Katie Gaswint, Owner of Katie Marie’s Adult Day Care Home in Marysville, WA, talks about adult day care.
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*The following is the output of transcribing from an audio recording. Although the transcription is largely accurate, in some cases it is incomplete or inaccurate due to inaudible passages or transcription errors.
And Welcome back to answers for elders radio everyone, and we are here with a brand new guest, Katie gas wind. And Katie, you are a very, very unique individual that takes care of seniors in your own home and you’ve kind of started this amazing concept and I’m so excited to have you on answers for alders. So welcome to the program. Thank you. Yes, I started a Katie’s adult day care home in one thousand nine hundred and ninety five when my husband John was diagnosed with Alzheimers at the age of fifty six. Amazing he didn’t need a nursing home, he needed supervision and decisionmaking, mm, because I could not place him in a nursing home. I he was my family unit and I needed to find a solution to these long term problems that we all have, because he was my husband. Sure, and in being a family member, I’m sure when you were taking care of him, it’s like it’s overwhelming, isn’t it? And you probably at the time when this was all happening, it’s kind of everything snowballing around you. I can only guess, tomate. Is that correct? It’s correct. John just didn’t wake up one day and say, guess what, I got dementia. No, it was a process of elimination and I could not let go of our marriage. HMM, the twenty seven years that we were married. I had to find a solution, not just for him but for me, to where we could stay together longer. M and that in you. You know, the thing that when I first met you not too long ago, was the fact that, you know, you had such an amazing, passionate story about what you went through with your husband and and I know that for our listeners, you know, one of the things, I think, that you didn’t let it beat you. You did something with the experience and you totally now we’re making a difference in so many families lives. So you know, in this in this season, we are now in the in the you know, the thanks giving season, it’s understanding. You know how grateful we are for people like you. So thank you for making a difference with our seniors. Well, thank you. And one of the things that I realize is that these are real people with real feelings. This was my husband and I knew that there was a way that I could take care of him. I just had a half people to help me to do that. And first of all it was to educate people. It wasn’t that we had a bad marriage. He had a disease, right, and I needed to learn about the disease and educate people that just because you have a disease doesn’t mean you have to be in an institution, that we can make a way. There’s no other way. So how did you do that? We all I went to the state and ask them what kind of options I had and they told me nursing home and I said no, I didn’t come in for a nursing home. What are my options? Well, you can divorce them. Well, that did it. So I took my skills of many years and I worked with my mayor, John Nearing, and we created the very first adult daycare home and we built procedures and policies, which is called a manual, to allow families to drop off their loved ones when they needed a break, and it’s called respice care. And so we allow families to come to our home, which is a home. It’s not an institution. We do into this wonderful it’s being in an environment institutional. It’s not an institution. I’m too old to do institutions in the first place. But at my home we got a beautiful backyard with flowers and a big deck that can sit out in the summertime and relax or go pick flowers or weeds or whatever they want to do. In my adult daycare home we only do six clients at a time and that’s good enough. That’s amazing and they feel like they’re in a family environment and we treat them like they’re in a family environment. We take them place. It’s just like they do at home. We take them on outings. We even go to the casino, we have birthday party, we celebrate life, and that’s what it’s all about and those golden years, is to be able to celebrate life and give the family the time that they need off, you know, and you talked about the whole respite peace, but I think it’s more than that. It’s giving them, you know, a social outlet and it’s also, you know, I think one of the things that you’re doing is, you know, I mean I think about all the reasons why we need adult care homes and would you share with me, like what are the benefits? Well, the benefit for me was that I had a life again, even though my husband had a disease, I was able to go and do whatever I needed to do because I have my daughter who stepped up at the plate and said, mom I want to help you with dad and keep them home. So not only did she take care of her day and she took care of the other clients that came in and they she was able to help other families at the same time, because this disease is seven hundred and forty four hours in the month. It doesn’t just come and go correct and I think that’s so important for families to know that there’s help out there. So you can have time off and you can have a life yourself. It’s not the life you want, but at least you have your your partner, your soul mate with you and it gives you time to make up your mind what you need to do, not what an institution tells you to do. Right, but it gives you that time to say, you know, I need to make a change. I always say make a plan and go on living right. You can always change your plan, but you still have your loved one with you, right and you know and that’s important. So we are speaking with Katie gaswind and you Katie, you have you work with several communities now in snohomish county. Tell me a little bit about your network. Well, we had a meeting last month with John Near and my mayor and Marysville and several other mayors inst the homish county. We had mayor’s coming from Derrington, Monroe, we had them from Everett. So what we’re trying to do is to educate the mayor’s and there in the communities that you live at. I think it’s really important that mayors understand what’s going on in their communities so that they can help the families that live in the communities that they are officially voted on. And I think it’s really good because, as baby boomers, there’s so many of us and they’re going to continue to get bigger and bigger and bigger. Well, and I think you’re giving a purpose, a sense of purpose for those that may be cared for a spouse or an elder parent that maybe all of a sudden they don’t know what to do with their life again and they built up. I know for me, I got into this industry because I realized that I wanted more out of my life than just being in the corporate world right and I had to find my my place. And I think there’s a lot of people out there that have cared for a loved one that want to do something like that with their life and have that, you know, those expect that experience have the kind of meaning for them that they could move forward. I mean, who would you do? You agree with me on that? Oh, I do. After John passed away, I still had this purpose of helping other families because I knew that when I was taking care of John, that there was others just like me, and sure enough, my phone was ringing off the wall. And what we’re doing now is we’re helping other families open up adult and day care homes so that they not only can they take care of their loved one, but they can also help other family members that are going through it too, and they’re able to stay with their loved ones a lot longer. And what goes on in your Adult Day Care? You have staff there that you bring in? Then, Oh, yes, I do, but what we do in my home is we do a lot of crafts. In fact, tomorrow we’re going to be doing punk and bread and banana bread, and then what the girls do is that they wrap them up and we give them to the homeless, we give him to the fly department, the Police Department, and we do a lot of different things than the home and by the end of the day, as the day goes so fast because we’re so busy with them. And what’s so nice it reminds me of sitting around when my grandma would go to visit. My grandma should have all this stuff out for us to eat and play with and all that. So it brings back memories, especially with the girls. Sure, yeah, and you know, that’s the thing, I think that’s so valuable about having that, you know, that circle that come ardery, the the ability for the mind to stay active. So obviously, if you have a group of seniors with varying degrees of dementia, having that outlet of being able to do crafts, being able to do different things, you know, during the day is so important to them for to use their their brains and to watch them do it. It’s so priceless. These girls get together and talk about what they did in the past and their recipes and how to do this and how to do that, and and we have people that come over and help and you know, we pulled in different people. The mayor stops by and he visits with the girls, that has coffee with them, and we invite people from the community because we want people to know this is family, this is a family environment. Why their family is out doing what they want to do and when they come back together and they pick them up, it’s nothing but smiles. Right, right. So obviously you guys in working with families. What what do you? How do you? I guess work with families. You work with, obviously people to help them open their own yes, soility, but you also take in residence as well. So tell me a little bit about your processes. Well, what we do is, especially with the residents before we take them and we do a complete assessment on them because we want to make sure that we can take care of we sit down with the families and we discuss making a plan because we need we need to know that these families will work with us, because it’s some families are in denial and that’s okay, right, and so that makes it really nice. And then when we start talking to other people about opening up an adult day care, we want to make sure that they understand the process. This is just something that you’re just going to walk in and get a certificate, because there’s a lot of work to be done and absolutely when they complete it, then they get a certificate saying that they completed everything. Sure, on Adult Day Care, but what I’m so proud of is to know that we have mayors out there that are willing to say, let us help you, and that’s so important because, you know, there is a recognition. There’s so many families we’ve been talking about, you know, lately that are just absolutely overwhelmed and don’t know what to do and, you know, just to have a place where you can say, you know, I’m taking care of my mom and she’s driving me crazy, but I just need a break. Maybe it’s a couple of days a week that they go to your place and, you know, you have that piece of mind to know that your loved one is there and they’re having a great time. So that’s really important and one of the things is really important for me part of my job is it’s not about guilt. There’s no guild in it. That’s good. That’s good. So, Katie, how do we reach you? Well, you can reach me at my website, which is Katie Marie’s Adult Day care home. Why don’t you spell that part for us? It’s Katie as adult day care homecom MMM. Or my phone number is three six hundred six fifty three hundred one sixty seven, or four to five, eight seven, zero, four six four. I’m so glad to have you guys on the on the program today, and I’m just helpful that we can do a lot of good in our communities thanks to you. Thank you,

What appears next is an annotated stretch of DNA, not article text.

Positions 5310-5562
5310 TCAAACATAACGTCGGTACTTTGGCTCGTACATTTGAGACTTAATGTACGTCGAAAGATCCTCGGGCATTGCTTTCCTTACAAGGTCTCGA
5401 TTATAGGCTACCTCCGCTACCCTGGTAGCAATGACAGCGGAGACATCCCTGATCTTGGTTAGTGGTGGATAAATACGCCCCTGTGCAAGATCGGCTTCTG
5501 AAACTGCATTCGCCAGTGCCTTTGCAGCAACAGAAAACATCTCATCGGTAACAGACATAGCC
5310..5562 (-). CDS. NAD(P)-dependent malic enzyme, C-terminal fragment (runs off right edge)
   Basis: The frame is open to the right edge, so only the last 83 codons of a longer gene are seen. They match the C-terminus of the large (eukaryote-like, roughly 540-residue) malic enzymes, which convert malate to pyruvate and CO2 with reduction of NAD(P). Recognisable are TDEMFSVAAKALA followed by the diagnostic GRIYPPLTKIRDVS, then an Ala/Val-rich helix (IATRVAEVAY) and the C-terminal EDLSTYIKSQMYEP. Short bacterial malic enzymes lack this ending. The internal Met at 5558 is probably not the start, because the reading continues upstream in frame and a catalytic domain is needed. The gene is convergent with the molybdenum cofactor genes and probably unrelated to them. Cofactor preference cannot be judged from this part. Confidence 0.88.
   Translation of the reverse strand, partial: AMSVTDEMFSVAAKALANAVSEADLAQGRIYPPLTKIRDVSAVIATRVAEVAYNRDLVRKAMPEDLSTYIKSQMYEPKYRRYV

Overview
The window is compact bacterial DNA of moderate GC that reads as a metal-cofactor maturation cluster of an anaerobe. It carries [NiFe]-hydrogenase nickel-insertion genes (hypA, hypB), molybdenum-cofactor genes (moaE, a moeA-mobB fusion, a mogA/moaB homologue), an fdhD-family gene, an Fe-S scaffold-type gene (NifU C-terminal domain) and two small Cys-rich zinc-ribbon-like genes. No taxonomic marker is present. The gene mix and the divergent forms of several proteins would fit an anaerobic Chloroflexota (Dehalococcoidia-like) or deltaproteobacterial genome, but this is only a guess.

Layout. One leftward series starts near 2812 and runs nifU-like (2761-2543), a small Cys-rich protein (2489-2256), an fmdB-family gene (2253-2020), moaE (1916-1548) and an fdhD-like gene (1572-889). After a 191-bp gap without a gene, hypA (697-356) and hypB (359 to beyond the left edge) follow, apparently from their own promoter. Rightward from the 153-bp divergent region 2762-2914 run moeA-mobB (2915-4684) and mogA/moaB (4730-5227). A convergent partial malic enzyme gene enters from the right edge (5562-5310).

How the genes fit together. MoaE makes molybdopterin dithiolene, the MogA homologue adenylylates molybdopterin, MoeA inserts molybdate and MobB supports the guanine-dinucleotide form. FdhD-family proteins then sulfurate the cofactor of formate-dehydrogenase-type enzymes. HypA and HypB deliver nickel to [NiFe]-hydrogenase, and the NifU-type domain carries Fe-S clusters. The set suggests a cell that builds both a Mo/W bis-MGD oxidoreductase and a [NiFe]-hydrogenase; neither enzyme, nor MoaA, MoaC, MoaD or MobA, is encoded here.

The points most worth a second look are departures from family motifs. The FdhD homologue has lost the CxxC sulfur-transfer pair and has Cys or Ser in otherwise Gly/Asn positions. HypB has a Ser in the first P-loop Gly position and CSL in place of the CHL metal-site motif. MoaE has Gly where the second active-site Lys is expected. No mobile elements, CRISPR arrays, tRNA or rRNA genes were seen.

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Founder and CEO of Answers for Elders, Inc., Suzanne Newman proclaims often, “Caring for my mom was the hardest thing I ever have done, but it was also my greatest privilege.” Following a career of over 25 years in sales, media, and marketing management, Suzanne Newman found herself on a 6-year journey caring for her mother. Her trials and tribulations as a family caregiver inspired an impassioned life mission outside of the corporate world to revolutionize the journey that so many other American families also find themselves on. In 2009, she became the founder and CEO of Answers for Elders, Inc., subsequently hosting hundreds of radio segments and podcasts, as well as authoring her first book. Suzanne and Answers for Elders, Inc. have spent 14 years, and counting, committed to helping families and seniors along their caregiving journeys by providing education, resources, and support. Each week on the Answers for Elders podcast, Suzanne is joined by vetted professional experts in over 65 categories including Health & Wellness, Life Changes, Living Options, Money, Law, and more. Suzanne lives in Edmonds, Washington with her husband, Keith, and their two doodle dogs, Whidbey and Skagit.